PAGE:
Nonexercise Activity Thermogenesis is Significantly Lower in Type 2 Diabetic Patients With Mental Disorders Than in Those Without Mental Disorders: A Cross-sectional Study.

PMID 26765475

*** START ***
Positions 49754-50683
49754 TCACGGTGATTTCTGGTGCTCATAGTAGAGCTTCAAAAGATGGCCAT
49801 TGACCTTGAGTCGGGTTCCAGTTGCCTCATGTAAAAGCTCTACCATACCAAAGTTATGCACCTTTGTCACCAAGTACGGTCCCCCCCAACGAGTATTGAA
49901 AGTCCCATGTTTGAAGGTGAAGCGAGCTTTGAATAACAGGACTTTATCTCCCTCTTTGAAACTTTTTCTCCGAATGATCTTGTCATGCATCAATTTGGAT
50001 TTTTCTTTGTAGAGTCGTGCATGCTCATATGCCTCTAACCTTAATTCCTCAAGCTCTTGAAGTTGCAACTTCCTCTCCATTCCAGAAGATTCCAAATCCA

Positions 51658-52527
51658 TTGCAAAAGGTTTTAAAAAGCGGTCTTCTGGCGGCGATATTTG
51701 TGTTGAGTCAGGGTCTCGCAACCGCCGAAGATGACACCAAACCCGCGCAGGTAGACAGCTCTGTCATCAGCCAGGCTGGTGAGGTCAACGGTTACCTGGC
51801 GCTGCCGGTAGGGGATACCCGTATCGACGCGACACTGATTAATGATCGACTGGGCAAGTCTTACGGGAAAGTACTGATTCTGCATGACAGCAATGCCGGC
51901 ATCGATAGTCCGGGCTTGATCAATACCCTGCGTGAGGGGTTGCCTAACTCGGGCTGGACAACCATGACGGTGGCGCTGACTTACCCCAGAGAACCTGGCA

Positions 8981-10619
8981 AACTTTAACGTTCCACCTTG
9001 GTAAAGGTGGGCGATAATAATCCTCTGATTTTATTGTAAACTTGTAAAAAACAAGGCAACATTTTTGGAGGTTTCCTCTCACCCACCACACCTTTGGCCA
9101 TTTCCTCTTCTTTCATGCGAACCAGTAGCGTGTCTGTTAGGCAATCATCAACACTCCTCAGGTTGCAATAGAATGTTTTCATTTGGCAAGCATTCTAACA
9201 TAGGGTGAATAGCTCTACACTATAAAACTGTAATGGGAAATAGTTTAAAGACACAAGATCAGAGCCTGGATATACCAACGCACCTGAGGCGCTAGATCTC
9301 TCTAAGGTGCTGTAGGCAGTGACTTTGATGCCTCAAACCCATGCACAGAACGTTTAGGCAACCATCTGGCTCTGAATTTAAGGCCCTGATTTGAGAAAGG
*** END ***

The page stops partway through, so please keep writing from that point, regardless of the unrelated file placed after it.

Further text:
Physical activity improves health in patients with mental disorders. Nonexercise activity thermogenesis (NEAT) represents energy expenditure due to daily physical activities other than volitional exercise. We aimed to evaluate NEAT in type 2 diabetic patients with and without accompanying mental disorders.Between September 2010 and September 2014, we studied 150 patients with type 2 diabetes, 50 of whom also had a diagnosis of mental disorder, such as schizophrenia or mood disorder. We evaluated their NEAT in structured interviews using a validated questionnaire, and investigated differences in NEAT score and metabolic parameters between patients with and without mental disorders.The NEAT score was significantly lower in patients with mental disorders than in those without (56.3 ± 9.9 vs 61.9 ± 12.1; P = 0.005). Patients with mental disorders had significantly higher triglyceride (184.5 ± 116.3 vs 146.4 ± 78.4 mg/dL; P = 0.02) and insulin levels (18.7 ± 20.1 vs 11.2 ± 8.5 μU/mL; P = 0.006), and significantly lower B-type natriuretic peptide (12.1 ± 13.3 vs 26.3 ± 24.8 pg/mL; P < 0.001) and brachial-ankle pulse wave velocity levels (1501 ± 371 vs 1699 ± 367 cm/s; P = 0.003) than patients without mental disorders. In patients with schizophrenia, specifically, NEAT showed a negative correlation with hemoglobin A1c levels (β = -0.493, P = 0.031), and a positive correlation with high-density lipoprotein cholesterol (β = 0.519, P = 0.023) and B-type natriuretic peptide levels (β = 0.583, P = 0.02).Our results suggest that NEAT may be beneficial for the management of obesity, insulin sensitivity, and lipid profiles in patients with mental disorders. Incorporating NEAT into interventions for type 2 diabetes in patients with mental disorders, especially schizophrenia, shows promise and warrants further investigation.